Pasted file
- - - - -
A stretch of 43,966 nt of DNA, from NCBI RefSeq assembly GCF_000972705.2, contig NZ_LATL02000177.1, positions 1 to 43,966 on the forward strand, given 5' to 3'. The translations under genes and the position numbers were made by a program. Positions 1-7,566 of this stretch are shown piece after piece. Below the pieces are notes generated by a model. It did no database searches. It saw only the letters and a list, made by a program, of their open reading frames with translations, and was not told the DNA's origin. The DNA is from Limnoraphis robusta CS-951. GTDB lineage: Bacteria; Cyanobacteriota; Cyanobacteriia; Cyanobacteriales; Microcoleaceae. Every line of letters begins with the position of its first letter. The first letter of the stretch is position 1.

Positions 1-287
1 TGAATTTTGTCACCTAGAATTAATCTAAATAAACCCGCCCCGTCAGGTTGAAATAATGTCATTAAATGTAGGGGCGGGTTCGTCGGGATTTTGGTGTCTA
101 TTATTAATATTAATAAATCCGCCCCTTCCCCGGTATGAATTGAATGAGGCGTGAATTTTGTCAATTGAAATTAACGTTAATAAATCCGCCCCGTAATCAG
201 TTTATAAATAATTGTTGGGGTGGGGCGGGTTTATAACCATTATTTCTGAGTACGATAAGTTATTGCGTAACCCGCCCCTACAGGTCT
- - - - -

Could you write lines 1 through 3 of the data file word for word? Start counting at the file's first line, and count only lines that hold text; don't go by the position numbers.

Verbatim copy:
A stretch of 43,966 nt of DNA, from NCBI RefSeq assembly GCF_000972705.2, contig NZ_LATL02000177.1, positions 1 to 43,966 on the forward strand, given 5' to 3'. The translations under genes and the position numbers were made by a program. Positions 1-7,566 of this stretch are shown piece after piece. Below the pieces are notes generated by a model. It did no database searches. It saw only the letters and a list, made by a program, of their open reading frames with translations, and was not told the DNA's origin. The DNA is from Limnoraphis robusta CS-951. GTDB lineage: Bacteria; Cyanobacteriota; Cyanobacteriia; Cyanobacteriales; Microcoleaceae. Every line of letters begins with the position of its first letter. The first letter of the stretch is position 1.

Positions 1-287
1 TGAATTTTGTCACCTAGAATTAATCTAAATAAACCCGCCCCGTCAGGTTGAAATAATGTCATTAAATGTAGGGGCGGGTTCGTCGGGATTTTGGTGTCTA